• Well, d/m/y is used in:
          - Lots of European countries.
          - Russia
          - Japan
          - China
          - South Korea ...
        • by yfkar (866011) on Wednesday August 02, 2006 @09:47AM (#15831449)
          Dd/mm/yy seems to be far more common than mm/dd/yy.

          Here's a list [wikipedia.org] of used date formats in various countries. Looks like Canada has them all. ;)

          m/d/y (month, day, year) is used by:

          * Canada (Although most official documents use the y-m-d format, the m/d/y format is also understood due to influences from the United States.)
          * Federated States of Micronesia
          * Palau
          * Philippines (formerly d/m/y. May still be found in certain contexts)
          * United States (Although Independence Day is often referred to as "the Fourth of July.")

          • Here's a list of used date formats in various countries. Looks like Canada has them all. ;)

            And it looks like those blaming the USA for the nefarious spread of m/d/y have been shown to be wrong.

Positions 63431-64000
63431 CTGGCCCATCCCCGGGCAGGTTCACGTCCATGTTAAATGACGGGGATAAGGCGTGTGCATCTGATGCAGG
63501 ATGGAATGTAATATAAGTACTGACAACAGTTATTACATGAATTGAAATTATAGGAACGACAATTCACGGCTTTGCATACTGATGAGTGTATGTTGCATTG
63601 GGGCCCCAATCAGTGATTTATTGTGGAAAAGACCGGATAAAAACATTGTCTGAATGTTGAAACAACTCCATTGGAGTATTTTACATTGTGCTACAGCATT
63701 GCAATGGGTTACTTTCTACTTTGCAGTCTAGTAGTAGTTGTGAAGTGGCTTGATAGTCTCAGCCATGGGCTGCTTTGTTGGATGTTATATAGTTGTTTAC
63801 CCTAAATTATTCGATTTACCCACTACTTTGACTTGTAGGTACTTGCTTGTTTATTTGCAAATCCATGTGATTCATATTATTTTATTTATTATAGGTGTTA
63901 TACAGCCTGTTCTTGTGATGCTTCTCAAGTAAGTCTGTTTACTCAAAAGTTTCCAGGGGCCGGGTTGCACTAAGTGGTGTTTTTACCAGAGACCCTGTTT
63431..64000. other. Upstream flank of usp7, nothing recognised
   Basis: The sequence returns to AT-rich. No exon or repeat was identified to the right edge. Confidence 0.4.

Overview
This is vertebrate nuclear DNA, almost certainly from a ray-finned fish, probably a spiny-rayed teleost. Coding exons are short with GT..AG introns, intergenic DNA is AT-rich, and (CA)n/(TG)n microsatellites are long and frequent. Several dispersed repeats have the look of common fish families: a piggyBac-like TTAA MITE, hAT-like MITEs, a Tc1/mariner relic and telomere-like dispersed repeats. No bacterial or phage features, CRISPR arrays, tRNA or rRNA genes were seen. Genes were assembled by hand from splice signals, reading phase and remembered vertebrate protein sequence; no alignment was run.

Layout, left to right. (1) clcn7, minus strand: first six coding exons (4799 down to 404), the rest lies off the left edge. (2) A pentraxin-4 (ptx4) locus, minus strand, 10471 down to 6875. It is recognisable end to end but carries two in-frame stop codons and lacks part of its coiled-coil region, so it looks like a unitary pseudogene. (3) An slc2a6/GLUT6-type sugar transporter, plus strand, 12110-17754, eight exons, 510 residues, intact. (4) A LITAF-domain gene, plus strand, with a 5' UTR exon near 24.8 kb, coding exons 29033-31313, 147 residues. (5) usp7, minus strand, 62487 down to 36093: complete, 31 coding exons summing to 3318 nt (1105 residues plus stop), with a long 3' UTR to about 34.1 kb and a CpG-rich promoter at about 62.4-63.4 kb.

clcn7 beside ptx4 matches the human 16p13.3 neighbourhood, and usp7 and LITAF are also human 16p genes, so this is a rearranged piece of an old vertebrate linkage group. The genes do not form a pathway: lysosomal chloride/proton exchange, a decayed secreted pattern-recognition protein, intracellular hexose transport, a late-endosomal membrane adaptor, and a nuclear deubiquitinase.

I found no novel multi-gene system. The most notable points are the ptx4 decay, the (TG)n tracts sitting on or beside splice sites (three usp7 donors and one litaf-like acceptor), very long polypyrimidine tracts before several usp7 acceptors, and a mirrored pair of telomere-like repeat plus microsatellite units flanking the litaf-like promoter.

Quite obviously, it's the blasted Federated States of Micronesia again, exerting their subtle yet vast power.
        • I prefer:

          2 Aug 2006
          2006 Aug 2
          2006-08-02

          The first 2 separate the numbers with letters, making it easier to read, and it's entirely unambiguous, at least to those who can read English.

          The last is better for sorting lists, and makes the most sense when you're dealing with a set of information that spans several years, making the year the most prominent.
        • by 1u3hr (530656) on Wednesday August 02, 2006 @10:07AM (#15831605)
          Just curious...how many places do it d/m/y vs. m/d/y. I'd never seen the d/m/y thing till a couple of years ago....

          Basically, everywhere except the USA. You don't get out much do you?

          If you do plan on travelling, also note that in the rest of the world we use degrees Celsius for temperature -- 30 degrees is hot, not cold, so pack appropriately. But most surprising of all, not everyone in the world speaks English!

      • I was born, raised, and live in Canada, and I use mm/dd/yy. I have lived in the States, and most people there also use mm/dd/yy. Is dd/mm/yy a European thing? I thought they use yyyy-mm-dd. Who uses dd/mm/yy?